Other people are not so lucky. So why are people getting divorced so much in this time period? Economists have found, for example, that as women’s incomes rise in a country, the divorce rate rises, too. It seems that when most women have low incomes, few feel that they can afford to divorce. When many women make enough to barely survive on independently, more bail out of marriages that make them miserable. The current trend, and the trend required if women are to achieve economic equality, is for women to greatly increase their incomes. That may increase the divorce rate. However, during the 1980’s, when women’s average earnings were rising considerably in the United States, divorce rates leveled off. Clearly, many other factors influence divorces rates. If people spent as much time as they do on their jobs than they did on their marriage there would be far less divorces. It takes time and hard work for marriages to work. I don’t think that we will ever know why divorce rates have jumped so considerably over these past few decades. (Apostolic.net) However, everyone is effected by divorce, even children that do not have divorced parents themselves. The biggest problem about divorce is the effect on the children of the couple that is getting the divorce. Divorce hurts children! It is the collapse of a God intended design, the family nucleus. Children can get robbed of a special experience and protection called “Family.” They move on in their lives as individuals without the understanding of what familial security and bond is. They look out into the world and wonder why it has dealt them a cruel card in life. “Why me? Why can’t it be Tim, the big bully? Surely he deserves it more than I do?!” Children from divorced families often feel rejected. The feeling that the two closest people in the world have abandoned one often leaves scars that are difficult to heal. The child is left to try to understand why these two people cannot stay together and may even personalize the blame because they feel that they are not good enough to bring them back together. When seen through the eyes of a child, divorce takes on a different perspective. Imagine yourself as a seven-year-old child. You have realized that mom and dad fight a lot, but you have always assumed that is just the way families are and things will work out. You haven’t given any serious thought to the possibility they will divorce. One night your parents sit down with you and you can tell things are tense. Your dad tells you that things haven’t been going well with mom and dad and he is going to move out and they will be filing for a divorce. He assures you he loves you very much and will be seeing you on a regular basis. He tells you not to worry because everything will be O.K. If you are like most children you will have such feelings as confusion, hurt, anger, rejection, betrayal, sadness, fear, difficulties with trust, self-deprecation, feeling unlovable, and self-blame. Because feelings drive behavior, you can expect some major changes in behavior in a child who is developing and sorting through these feelings. They have just been betrayed by the two people that meant the to the child. Think of what that can do to a developing child’s mind. Divorcing causes problems in children that would normally not be problems in a normal marriage. For instance, manipulative children will capitalize on divorce very quickly. These are the children who would play one parent against the other to get what they want. If mommy says “no” to a new pair of in-line skates, never mind; let’s ask daddy instead. If I am not allowed to watch too much television, I’ll just spend more time in the other parent’s place because that parent treats me much better. Parents often fall into this trap, as they feel responsible for what they have put their children through and would try to compensate for it to reduce or absolve their own guilt. What’s more, they are also achieving the goal of being the better parent. This confirms to them that their ex-spouse was difficult to live with, not realizing, of course, they are playing into the child’s trap. Experience has shown that divorce often includes a variety of conflicts between spouses that can continue well beyond the legal divorce. When parental conflict is present, children are adversely affected and may suffer for long periods of time. Children of divorced parents do not get the benefit of being “parented” as much as a child with a “normal” set of parents. Therefore, children unfortunately do not get as much supervision and care as normal chidden. This means that they probably will not have as many rules and regulations. However, with the added freedom come responsibility, and many young children need adults to supervise them, which doesn’t happen as much with a single parent. Children at a young age are told to make their own dinner, get themselves ready for school, get their homework done, and bring home good grades. Children need the added push at a young age to realize the importance of learning and growing. If they don’t have the “push” it is only natural for them to do what they like (which usually doesn’t include their homework). Children from divorced families feel rejected. The feeling that the two closest people in the world have abandoned them. Often times they may even personalize the blame because they feel that they are not good enough to bring them back together. When seen through the only way for a child to ever have hope of reaching its full potential. Even though I consider myself very liberal, I would give anything to go back to the day when marriage actually meant something. I am not the world’s authority on what causes children to lash out and cause destruction. However, I do know that if a child is brought up in a safe loving environment with two parents that love and care for the child, the child will become a loving and caring person. State senates are creating new laws to prevent violence in video games. (PR Newswire) I think that they need to address the real cause.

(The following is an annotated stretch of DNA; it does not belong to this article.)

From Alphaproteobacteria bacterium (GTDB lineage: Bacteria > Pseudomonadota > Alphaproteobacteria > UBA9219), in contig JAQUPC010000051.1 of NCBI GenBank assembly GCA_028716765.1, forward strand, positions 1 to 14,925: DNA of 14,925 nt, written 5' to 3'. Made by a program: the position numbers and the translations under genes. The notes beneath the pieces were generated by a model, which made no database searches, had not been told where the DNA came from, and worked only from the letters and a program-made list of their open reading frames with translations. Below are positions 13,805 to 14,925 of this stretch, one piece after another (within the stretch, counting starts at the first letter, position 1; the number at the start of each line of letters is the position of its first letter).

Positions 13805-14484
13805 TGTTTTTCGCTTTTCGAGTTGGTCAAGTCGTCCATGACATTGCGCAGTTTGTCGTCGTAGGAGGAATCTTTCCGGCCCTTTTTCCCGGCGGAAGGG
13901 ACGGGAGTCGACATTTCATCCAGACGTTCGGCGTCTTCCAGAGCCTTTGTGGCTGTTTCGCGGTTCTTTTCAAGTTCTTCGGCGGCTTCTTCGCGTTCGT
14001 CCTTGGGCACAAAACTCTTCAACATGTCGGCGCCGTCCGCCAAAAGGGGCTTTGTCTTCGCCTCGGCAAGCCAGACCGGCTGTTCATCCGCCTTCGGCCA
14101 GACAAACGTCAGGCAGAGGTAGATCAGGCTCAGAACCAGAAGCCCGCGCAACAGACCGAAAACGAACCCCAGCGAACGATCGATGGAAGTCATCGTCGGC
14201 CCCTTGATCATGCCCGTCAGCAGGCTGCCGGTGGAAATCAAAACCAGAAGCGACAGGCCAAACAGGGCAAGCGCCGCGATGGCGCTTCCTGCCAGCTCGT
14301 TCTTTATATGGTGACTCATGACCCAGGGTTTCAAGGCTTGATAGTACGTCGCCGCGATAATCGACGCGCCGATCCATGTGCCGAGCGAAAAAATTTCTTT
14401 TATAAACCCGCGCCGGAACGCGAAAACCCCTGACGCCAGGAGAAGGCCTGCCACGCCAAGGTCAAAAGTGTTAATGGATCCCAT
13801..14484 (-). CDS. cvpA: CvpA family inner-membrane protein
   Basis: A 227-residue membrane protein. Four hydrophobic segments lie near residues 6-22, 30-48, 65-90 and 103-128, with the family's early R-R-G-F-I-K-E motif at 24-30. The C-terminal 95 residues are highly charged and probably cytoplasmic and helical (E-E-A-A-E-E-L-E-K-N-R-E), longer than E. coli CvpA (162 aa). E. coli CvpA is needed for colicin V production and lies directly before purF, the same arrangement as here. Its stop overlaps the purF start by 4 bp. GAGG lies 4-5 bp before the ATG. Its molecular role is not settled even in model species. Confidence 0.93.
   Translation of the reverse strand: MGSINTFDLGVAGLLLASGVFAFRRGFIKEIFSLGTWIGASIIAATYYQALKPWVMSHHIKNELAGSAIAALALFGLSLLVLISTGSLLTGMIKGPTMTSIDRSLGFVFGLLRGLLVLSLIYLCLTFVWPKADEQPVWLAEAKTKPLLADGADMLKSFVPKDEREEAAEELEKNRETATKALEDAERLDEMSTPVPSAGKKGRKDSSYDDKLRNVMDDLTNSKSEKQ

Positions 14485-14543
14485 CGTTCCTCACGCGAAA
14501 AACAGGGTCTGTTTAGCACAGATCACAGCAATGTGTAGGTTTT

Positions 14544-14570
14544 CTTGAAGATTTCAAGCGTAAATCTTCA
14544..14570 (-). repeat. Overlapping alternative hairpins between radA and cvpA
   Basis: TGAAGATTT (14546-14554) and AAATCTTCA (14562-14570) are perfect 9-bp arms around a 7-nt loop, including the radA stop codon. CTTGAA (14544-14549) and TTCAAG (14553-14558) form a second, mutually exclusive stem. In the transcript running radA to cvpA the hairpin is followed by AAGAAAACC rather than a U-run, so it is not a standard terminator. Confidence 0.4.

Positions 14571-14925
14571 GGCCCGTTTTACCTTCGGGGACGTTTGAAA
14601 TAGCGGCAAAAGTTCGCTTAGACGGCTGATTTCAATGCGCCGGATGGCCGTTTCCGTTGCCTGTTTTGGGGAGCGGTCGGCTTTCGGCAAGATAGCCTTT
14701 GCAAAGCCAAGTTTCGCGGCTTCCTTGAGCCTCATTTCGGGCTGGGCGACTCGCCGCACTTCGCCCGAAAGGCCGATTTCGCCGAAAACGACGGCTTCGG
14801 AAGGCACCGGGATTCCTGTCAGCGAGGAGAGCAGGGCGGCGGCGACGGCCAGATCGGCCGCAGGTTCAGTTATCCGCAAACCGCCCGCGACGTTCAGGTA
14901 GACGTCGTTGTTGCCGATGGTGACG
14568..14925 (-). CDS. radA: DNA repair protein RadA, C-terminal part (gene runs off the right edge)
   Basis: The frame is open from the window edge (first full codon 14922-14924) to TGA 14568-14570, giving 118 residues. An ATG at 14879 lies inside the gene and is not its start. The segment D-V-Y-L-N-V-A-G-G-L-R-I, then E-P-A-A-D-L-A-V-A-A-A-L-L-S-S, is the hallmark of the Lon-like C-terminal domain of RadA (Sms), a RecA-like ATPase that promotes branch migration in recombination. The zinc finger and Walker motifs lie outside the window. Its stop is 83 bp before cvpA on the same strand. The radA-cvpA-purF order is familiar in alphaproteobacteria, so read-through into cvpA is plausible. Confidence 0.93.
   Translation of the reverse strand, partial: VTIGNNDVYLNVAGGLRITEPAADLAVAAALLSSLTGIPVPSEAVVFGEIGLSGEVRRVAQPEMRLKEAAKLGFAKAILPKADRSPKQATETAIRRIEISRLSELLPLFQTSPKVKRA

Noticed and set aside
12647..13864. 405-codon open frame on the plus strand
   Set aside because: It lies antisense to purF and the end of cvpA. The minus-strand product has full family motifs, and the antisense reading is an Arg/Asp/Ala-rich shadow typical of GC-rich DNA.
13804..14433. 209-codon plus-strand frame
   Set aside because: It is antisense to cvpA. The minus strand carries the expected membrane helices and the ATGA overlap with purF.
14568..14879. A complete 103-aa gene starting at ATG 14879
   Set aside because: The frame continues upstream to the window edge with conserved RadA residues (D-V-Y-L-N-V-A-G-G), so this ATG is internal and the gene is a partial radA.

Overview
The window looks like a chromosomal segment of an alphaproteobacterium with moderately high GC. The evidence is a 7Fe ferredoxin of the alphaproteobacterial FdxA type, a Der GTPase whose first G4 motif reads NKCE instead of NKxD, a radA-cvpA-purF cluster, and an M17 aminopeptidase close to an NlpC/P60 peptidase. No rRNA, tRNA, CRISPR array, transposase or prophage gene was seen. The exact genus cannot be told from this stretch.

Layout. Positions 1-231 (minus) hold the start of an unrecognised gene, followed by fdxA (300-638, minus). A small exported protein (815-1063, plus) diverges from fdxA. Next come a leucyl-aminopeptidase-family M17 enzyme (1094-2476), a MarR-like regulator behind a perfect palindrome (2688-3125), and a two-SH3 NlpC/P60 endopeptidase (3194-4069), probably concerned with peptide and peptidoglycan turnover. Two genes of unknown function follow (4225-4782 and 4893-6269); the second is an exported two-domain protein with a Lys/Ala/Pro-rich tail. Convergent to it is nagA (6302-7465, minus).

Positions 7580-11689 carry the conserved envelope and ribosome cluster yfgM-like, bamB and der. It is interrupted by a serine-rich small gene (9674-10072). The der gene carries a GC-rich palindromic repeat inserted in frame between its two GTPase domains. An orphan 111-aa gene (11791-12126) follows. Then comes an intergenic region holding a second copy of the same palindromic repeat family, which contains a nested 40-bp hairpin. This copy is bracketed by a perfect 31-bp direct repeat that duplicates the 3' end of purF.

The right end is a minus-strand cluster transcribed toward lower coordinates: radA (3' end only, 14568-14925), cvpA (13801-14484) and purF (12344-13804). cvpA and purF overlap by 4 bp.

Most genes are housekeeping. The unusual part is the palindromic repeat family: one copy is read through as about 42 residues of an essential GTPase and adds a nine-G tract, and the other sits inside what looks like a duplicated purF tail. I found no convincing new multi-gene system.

So you can get a taste for the actual “trend” of divorce: 1900 – 1 out of every 12 marriages ended in divorce 1920 – 1 out of every 7 marriages ended in divorce 1950 – 1 out of every 5 marriages ended in divorce 1990 – More than half of all marriages end in divorce. 2000’s-? (crystalcathedral.org)
Works sited: “PA State Sen. Introduces Ledgeslation Addressing Video Game Violence.” PR Newswire. 1999 http://web4.searchbank.com/itw/ses 994/29919627w3/3!xrn_1_0_A54497102.
“Divorce Trend.” http://crystalcathedral.org/html/divorce.html.
“Do Video Games Trigger Violence?” The Associated Press. 7 may. 1999. http://www.aol.com/mynews/news/story.adp/ cat=010706&id=1999050701549744